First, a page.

Key impact of the new NZ IFRS 8                            Key impact of amendment to NZ IAS 36
                                                                           Based on the proposed changes to NZ IAS 36, some
                For some entities, NZ IFRS 8 will increase their number
                                                                           entities will need to reallocate the goodwill on their balance
                of operating segments. Moreover, internal business
                                                                           sheet to a lower level CGU or group of CGU’s for the
                units of vertically integrated operations that were
                                                                           purposes of impairment testing. This process can be time-
                classed as one segment under NZ IAS 14 may now
                                                                           consuming and complex for entities. It may also trigger
                need to be split into several smaller segments based on
                                                                           more impairment of goodwill and increase the volatility of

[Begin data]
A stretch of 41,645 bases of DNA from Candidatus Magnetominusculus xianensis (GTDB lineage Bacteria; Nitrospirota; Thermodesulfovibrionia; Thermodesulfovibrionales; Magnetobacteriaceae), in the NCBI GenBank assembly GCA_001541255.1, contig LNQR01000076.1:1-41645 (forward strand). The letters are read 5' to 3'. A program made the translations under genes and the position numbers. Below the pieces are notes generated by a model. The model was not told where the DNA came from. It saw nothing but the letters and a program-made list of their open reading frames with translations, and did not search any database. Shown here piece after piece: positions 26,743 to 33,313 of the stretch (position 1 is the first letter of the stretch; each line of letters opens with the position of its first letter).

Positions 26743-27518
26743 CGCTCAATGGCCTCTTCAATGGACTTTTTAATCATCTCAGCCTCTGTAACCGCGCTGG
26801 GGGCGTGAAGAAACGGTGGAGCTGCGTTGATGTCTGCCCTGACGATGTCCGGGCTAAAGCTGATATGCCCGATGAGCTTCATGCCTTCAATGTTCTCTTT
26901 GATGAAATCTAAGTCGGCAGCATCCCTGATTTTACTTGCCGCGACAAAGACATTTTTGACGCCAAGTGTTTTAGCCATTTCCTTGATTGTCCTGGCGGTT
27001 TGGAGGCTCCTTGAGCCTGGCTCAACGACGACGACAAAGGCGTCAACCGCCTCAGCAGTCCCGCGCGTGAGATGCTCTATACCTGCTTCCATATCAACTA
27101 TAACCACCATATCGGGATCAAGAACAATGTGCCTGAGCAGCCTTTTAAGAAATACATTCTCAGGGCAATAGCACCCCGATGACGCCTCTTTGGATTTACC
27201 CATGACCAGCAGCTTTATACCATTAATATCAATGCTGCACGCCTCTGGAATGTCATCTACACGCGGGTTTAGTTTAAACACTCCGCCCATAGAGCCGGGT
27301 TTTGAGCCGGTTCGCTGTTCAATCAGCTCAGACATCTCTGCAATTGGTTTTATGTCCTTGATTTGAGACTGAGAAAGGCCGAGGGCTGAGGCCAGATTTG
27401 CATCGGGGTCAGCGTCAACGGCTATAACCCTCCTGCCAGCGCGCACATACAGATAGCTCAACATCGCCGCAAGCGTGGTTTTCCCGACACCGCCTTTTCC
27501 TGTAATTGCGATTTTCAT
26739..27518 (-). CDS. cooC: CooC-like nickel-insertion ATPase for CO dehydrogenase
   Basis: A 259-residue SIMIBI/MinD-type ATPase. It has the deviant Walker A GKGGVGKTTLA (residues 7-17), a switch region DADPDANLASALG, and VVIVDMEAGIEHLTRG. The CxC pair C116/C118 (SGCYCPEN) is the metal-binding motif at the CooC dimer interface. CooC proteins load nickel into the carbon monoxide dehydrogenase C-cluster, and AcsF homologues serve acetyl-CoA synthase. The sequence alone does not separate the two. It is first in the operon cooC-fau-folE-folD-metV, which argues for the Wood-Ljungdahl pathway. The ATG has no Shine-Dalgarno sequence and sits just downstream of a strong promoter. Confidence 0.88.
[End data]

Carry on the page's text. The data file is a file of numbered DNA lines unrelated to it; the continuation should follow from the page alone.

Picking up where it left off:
the level of financial reporting information used by the
                                                                           earnings where the recoverable amount of the segment
                chief-operating decision maker to allocate resources.
                                                                           assets (including the goodwill) is below carrying amount.

               What do impacted entities need to do?
               • Become familiar with the new requirements in NZ IFRS 8 and the proposed revisions to NZ IAS 36.
               • Consider whether your segments are likely to change under the new standard. Review the goodwill that is
               currently on your entity’s balance sheet and consider whether it needs to be reallocated to a CGU or group
               of CGUs that is not larger than an operating segment.
               • Consider the basis for the reallocation, and remember that the basis must be relevant and reliable (for
               example, based on the relative fair value of the operating segments).
               PwC insight: Don’t presume you’re not impacted and be aware of the risk of restatement
               If the proposed changes to NZ IAS 36 are adopted, some entities may need to change the way they cut
               their segments and reallocate the goodwill on their balance sheet. These entities will also need to restate
               comparative information and reallocate goodwill under the new requirements in the prior accounting period.
November       Entities will need to make additional disclosures to explain the reasons for changing the way their CGUs are
  2008         identified and assets aggregated. There is no requirement to re-test goodwill for impairment in prior periods.

Description: Impairment of Assets document sample